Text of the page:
Retailer liable for wrongful death caused by swimming pool slide

Under Massachusetts law, a person who, by his or her negligence, causes the death of another person, is liable for the loss and damages they have caused. This certainly applies to a retail store whose negligence causes a wrongful death, as was demonstrated in the Massachusetts Supreme Judicial Court case of Aleo v. SLB Toys USA, Incorporated.

Tragic accident at a swimming pool

While visiting relatives in Andover, the 29-year-old victim tried to use an inflatable swimming pool slide by sliding down it head first. The slide collapsed when she reached the under-inflated bottom and her head struck the concrete through the fabric of the slide. The victim's two upper cervical vertebrae were fractured; as a result, she became a quadriplegic. Doctors determined that she would never breathe or move on her own again. In accordance with her wishes, her family had life support withdrawn and she died the following day.

The victim's widower filed a suit against the retail store that sold the slide, alleging negligence and wrongful death, as well as other charges. After trial, the jury awarded the victim's widower compensatory damages of more than $2.5 million and punitive damages of $18 million. The store appealed, arguing, in part, that there was insufficient evidence to support the jury's finding of negligence.

Slide violated federal regulations

On appeal, the Massachusetts Supreme Judicial Court noted the general rule that violation of a regulation is admissible to prove that the one who violated the regulation is guilty as to all the results that the regulation was designed to avoid. The court explained the federal regulation was enacted to lower the "unreasonable risks of death or injury associated with swimming pool slides." Those risks include paraplegia and quadriplegia caused by swimmers going down the slide of a pool head-first. The regulation also required that all pool slides be capable of supporting 350 pounds, and, in this case, the victim weighed only 145 pounds.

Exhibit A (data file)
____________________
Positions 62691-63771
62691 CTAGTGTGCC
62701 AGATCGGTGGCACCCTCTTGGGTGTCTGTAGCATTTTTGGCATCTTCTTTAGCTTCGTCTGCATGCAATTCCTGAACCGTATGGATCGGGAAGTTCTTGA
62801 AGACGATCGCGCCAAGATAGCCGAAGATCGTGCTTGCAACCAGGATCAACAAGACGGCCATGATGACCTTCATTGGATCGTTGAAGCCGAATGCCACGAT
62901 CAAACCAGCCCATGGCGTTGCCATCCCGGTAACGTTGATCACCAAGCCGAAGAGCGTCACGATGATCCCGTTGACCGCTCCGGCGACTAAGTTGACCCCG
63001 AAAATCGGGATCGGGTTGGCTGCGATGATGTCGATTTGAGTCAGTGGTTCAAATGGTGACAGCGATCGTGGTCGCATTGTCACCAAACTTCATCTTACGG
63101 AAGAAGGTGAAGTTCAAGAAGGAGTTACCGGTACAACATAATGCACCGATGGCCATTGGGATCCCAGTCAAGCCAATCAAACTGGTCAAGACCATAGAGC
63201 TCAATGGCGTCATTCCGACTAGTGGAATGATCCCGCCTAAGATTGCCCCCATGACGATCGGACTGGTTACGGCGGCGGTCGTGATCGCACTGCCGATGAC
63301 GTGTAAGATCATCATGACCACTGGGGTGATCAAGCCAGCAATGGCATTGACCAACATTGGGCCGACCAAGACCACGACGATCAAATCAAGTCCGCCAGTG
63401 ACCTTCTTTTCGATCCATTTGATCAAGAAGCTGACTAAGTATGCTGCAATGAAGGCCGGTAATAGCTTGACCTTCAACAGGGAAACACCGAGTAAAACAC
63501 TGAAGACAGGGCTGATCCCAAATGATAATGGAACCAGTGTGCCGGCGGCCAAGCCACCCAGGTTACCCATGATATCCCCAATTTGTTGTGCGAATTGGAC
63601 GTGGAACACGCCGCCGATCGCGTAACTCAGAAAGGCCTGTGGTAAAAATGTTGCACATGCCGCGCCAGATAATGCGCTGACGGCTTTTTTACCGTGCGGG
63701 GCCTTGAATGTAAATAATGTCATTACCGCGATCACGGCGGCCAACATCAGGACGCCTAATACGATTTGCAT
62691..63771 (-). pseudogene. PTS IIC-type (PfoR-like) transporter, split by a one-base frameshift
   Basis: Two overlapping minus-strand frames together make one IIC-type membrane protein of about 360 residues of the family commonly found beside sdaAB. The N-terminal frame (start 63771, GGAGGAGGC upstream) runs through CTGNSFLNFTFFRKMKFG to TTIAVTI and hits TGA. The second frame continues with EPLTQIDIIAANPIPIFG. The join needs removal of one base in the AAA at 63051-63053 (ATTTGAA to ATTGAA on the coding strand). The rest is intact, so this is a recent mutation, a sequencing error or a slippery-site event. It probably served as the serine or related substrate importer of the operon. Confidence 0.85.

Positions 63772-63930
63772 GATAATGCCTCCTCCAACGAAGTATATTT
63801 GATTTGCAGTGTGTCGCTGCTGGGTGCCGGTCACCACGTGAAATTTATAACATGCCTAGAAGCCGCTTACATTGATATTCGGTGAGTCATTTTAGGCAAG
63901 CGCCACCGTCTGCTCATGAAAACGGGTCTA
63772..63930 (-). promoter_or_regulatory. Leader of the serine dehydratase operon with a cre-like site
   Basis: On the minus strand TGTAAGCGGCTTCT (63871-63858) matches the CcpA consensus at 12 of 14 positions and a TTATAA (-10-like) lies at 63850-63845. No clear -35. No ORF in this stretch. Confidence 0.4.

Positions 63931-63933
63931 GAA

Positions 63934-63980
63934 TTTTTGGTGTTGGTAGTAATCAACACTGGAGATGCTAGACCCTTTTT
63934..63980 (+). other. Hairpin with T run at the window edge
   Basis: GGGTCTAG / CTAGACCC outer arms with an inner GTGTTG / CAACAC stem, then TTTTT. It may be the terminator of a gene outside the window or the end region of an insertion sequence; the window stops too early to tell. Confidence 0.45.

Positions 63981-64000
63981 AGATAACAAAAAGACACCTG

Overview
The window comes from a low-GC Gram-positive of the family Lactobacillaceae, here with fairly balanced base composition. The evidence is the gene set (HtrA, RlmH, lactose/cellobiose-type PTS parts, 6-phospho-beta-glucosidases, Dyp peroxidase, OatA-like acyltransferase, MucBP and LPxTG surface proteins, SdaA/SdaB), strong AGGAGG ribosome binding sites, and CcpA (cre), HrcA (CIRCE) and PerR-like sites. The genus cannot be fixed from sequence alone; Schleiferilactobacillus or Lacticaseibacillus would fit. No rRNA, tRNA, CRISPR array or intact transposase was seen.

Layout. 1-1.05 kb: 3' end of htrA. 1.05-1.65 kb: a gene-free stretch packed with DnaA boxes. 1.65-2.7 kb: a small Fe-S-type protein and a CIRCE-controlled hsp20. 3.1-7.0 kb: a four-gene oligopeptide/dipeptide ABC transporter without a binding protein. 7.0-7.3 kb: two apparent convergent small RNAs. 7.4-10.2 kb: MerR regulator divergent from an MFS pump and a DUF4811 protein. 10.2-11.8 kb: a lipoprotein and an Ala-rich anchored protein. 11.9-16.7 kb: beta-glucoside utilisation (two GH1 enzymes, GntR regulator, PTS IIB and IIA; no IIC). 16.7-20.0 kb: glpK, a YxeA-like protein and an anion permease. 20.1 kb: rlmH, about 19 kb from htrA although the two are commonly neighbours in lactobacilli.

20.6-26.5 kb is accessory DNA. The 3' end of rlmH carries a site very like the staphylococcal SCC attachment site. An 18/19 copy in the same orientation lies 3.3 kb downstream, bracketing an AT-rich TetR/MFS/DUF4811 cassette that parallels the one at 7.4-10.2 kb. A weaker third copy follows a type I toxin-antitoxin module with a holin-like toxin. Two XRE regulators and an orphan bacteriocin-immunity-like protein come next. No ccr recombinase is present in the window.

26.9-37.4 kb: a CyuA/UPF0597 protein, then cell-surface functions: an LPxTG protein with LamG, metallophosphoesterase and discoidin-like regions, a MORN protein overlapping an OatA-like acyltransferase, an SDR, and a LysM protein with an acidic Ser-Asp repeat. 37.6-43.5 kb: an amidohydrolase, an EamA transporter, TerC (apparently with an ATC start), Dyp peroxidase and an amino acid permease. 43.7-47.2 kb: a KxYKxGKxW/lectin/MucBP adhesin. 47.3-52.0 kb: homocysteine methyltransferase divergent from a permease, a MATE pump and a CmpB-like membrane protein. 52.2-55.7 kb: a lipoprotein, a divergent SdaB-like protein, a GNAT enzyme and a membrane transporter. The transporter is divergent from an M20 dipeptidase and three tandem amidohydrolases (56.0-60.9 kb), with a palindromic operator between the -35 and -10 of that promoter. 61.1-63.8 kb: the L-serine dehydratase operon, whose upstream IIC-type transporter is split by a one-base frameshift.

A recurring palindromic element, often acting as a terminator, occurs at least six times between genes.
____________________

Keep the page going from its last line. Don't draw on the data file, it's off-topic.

The instruction manual included with the slide, as well as a warning label affixed to the slide, stated that it could only support 200 pounds, and that head-first sliding could result in serious injury or death. Two of the widower's expert witnesses testified that the slide did not meet federal standards and was thus defective, leading to the death of the victim. Finally, the judge instructed the jury, without objection, that the retail store had not tested or certified the slide under the applicable federal regulation prior to being imported and sold.

Therefore, the evidence was sufficient to support a finding that the retailer violated the federal regulation and, thereby, the evidence was sufficient to support a finding of negligence.

Pursue justice for your loss

Obviously, no amount of money can make up for the loss of a loved one. But if you have suffered the sudden and unexpected death of a loved one due to the negligence of another party, that party should be held accountable for their actions. You should seek representation from an experienced personal injury attorney who will fight for justice and pursue maximum compensation for your tragic loss.